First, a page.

What do you do with your trash? Last time I was in Tokyo. I encountered the problem a couple times. I’d have an empty soda can or whatnot and there are no freaking trash cans anywhere. Walking for blocks. No public trash cans. At the same time the streets were spotless of any litter. I ended up taking it back to my hotel with me.

It didn’t take me long to figure out how to collect on Pachinco. You win toys that can be exchanged for money at a separate establishment. Ended up following a guy down a dark alley to a door with a slot. Gave the hand coming out of the slot the toys the hand disappeared and then came back with 20,000 yen. I thought I was going to die following that guy. But I guess me clueless investment of 2000 yen really paid off.

Sega arcades on the other hand. I saw plenty of people playing various games to win tokens. There where automated ways to bank the tokens for later retrieval. You could win lots of tokens but I couldn’t figure out what the hell you were supposed to do with them. There were no prizes you could buy with them or games you could use them in. No apparent shady characters to lead me into a dark alley to trade them in. Do you know what you do with tokens from sega arcades?

My question is along the same lines as this. At 6’3" even in lines or in church I am usually the tallest person around. Are there a lot of short people there? I feel like I stick out in crowds .

Some good questions! I’ve got to run off to look at a model home, so I’ll only get one or two now and then pick up the rest tonight.

China Man The economy has been picking up for several years now, and is going well.

I’m glad that I didn’t buy a condo (called a mansion here) during or directly after the burst of the bubble. My ex-wife and I looked at placed and decided to rent. A lady I meet in 2000, which was 9 years later, had bought a 490 square foot condo – the same size I was renting, for about $400,000. Nine years later, it was worth $100,000 in 2000, so I’m really happy to not have bought at the top of the market.

Any time after '96 or '97 would have been a good time, but I suffered from (1) not knowing at that time if I was going to be here for another 10 years (which I guess I know now and (2) starting having problems with my ex.

We’re looking at buying now. I’ll write some more about the real estate market later.

Second question. Yes, My wife The Lady in Red or LiR is the daught of people who can speak Japanese. The mother is one of the last of people who lived under Japanese colonial rule.

twister No. I quit 20 years ago and I have no idea.

Koxinga Yes, my wife is Taiwanese. I’ve only visited Taiwan, although I’ve been there four times now in a year and a half. Very different, and I’ll take up that and your other question later.

"My last duty station was in Yokosuka (about 15 years ago), and I’m wondering if a few things that I found interesting were still common practice:

  1. Do folks still carry portable kerosene heaters from room to room in wintertime?" No as many as previously. People usually use their combination air conditioner / heaters for this now.

“2) Do they still have vending machines that have everything from half gallons of alchohol to live bait to heated cans of Mt.Kilimanjaro coffee?” Yes, but they made you put in your ID after hours and they stop at midnight now.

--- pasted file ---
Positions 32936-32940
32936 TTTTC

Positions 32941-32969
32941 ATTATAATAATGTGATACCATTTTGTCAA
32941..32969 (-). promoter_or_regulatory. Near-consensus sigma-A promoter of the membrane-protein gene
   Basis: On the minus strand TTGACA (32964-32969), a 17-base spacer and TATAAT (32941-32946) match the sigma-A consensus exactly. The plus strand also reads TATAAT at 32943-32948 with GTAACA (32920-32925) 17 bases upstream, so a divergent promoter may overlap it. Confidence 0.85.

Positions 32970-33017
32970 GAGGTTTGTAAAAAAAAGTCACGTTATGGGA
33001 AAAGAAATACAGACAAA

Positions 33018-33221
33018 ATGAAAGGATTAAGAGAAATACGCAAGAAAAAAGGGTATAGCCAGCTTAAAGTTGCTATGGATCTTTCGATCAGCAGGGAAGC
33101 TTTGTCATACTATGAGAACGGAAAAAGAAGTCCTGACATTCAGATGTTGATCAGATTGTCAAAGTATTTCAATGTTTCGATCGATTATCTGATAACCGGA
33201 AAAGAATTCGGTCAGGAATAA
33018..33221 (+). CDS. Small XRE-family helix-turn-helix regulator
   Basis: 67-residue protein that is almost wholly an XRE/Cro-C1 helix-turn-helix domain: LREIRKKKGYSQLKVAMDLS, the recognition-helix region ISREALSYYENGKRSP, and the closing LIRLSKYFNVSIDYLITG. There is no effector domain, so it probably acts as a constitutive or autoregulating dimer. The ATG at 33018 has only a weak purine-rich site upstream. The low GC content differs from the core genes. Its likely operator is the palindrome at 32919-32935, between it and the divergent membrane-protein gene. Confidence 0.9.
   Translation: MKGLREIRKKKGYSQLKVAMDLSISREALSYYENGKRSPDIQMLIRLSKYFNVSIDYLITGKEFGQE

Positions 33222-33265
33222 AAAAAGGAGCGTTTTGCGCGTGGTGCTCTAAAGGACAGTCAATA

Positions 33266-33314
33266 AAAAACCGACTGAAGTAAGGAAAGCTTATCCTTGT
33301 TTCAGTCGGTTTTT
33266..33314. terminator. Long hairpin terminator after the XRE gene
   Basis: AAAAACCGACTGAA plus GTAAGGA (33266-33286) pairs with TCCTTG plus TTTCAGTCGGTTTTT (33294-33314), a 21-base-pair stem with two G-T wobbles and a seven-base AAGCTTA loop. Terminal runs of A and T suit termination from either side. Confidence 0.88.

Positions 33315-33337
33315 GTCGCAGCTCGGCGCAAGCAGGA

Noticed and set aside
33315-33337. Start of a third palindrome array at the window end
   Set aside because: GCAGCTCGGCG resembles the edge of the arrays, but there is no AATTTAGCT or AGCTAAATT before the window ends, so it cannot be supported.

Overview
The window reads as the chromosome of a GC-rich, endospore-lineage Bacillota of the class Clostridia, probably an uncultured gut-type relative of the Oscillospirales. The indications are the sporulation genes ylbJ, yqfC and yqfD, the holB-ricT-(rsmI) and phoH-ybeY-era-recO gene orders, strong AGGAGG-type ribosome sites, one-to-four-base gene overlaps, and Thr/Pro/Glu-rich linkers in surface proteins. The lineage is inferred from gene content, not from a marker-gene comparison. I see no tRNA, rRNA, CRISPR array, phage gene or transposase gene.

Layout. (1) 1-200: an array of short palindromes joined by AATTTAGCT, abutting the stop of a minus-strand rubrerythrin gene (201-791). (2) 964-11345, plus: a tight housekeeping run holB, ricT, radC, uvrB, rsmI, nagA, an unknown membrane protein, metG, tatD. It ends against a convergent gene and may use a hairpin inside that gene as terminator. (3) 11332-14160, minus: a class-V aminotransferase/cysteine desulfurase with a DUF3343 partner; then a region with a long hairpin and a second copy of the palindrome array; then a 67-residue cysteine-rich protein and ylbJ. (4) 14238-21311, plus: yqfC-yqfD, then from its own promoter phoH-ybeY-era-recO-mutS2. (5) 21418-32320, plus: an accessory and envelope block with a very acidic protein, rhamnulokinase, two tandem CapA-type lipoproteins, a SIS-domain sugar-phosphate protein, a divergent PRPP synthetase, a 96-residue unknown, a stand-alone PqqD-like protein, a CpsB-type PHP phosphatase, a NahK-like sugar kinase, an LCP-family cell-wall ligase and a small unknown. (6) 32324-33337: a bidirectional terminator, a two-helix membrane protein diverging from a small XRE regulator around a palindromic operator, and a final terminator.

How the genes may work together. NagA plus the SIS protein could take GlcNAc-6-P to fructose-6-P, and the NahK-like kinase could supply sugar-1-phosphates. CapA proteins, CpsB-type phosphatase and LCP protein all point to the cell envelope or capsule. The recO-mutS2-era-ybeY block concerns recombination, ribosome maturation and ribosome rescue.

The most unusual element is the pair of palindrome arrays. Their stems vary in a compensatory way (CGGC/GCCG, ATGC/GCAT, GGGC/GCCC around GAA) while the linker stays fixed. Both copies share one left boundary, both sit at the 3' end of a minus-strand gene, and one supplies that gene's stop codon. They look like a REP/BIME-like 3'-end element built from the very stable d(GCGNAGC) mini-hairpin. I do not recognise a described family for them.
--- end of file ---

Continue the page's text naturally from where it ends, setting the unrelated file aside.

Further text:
“3) Do some folks still completely cover the interiors of their autos with small stuffed animals?” Some things never change.

OK, I’ve got to run now!

I don’t know how enlightening an answer I can give, since I don’t really know the answer.

I guess one big difference is that the dominant religions (Buddhism and Shinto, which are very casually practiced by most people) don’t tie sex together with sin. Buddhism (in theory) mainly says not to get obsessed by it, while Shinto, which is more nature/fertility-oriented and far less structured, says “yeah, baby! Just take a bath after you’re done.” The shrines you saw with the penises (and anything named -jinja) are Shinto.

The reservations you see are mainly superficial social conventions that depend a lot on the context of the situation (what you say during a meeting to the client you’ve just met v. what you say to your co-worker in the taxi afterwards), rather than absolute rules of right and wrong. If you’re a stranger, then most behavior in front of you will be very reserved. Once you get inside someone’s social circle, however, topics of conversation can turn surprisingly raunchy. Add alcohol, and it goes even further.

Look for a convenience store (usually at least one every block). They will always have trash containers either inside or out front, separated by the type of trash. (ETA) And I’ve never encountered one that minded me dumping trash I’d acquired elsewhere.

No idea about the Sega tokens.

Plenty of people make it around without knowing Japanese. Of course, the more you know, the easier it is, since most people don’t speak any English, but there are ways of getting around this. For example, get a map of where you are walking to, and most people can help you by pointing in the right direction. If you decide to come over, email me and I can provide more detailed help.

Yup. The soda with the marble isn’t that common, though, and often only seen at festables.

People who know me do, but I’d say a majority of people I met do, but that’s also just part of their culture and expectations that foreigners don’t learn Japanese as well as we do.

I’m a 6 ft. tall white American male, and usually the tallest person in the room. If you’re worried about not getting enough stare, die you hair pink.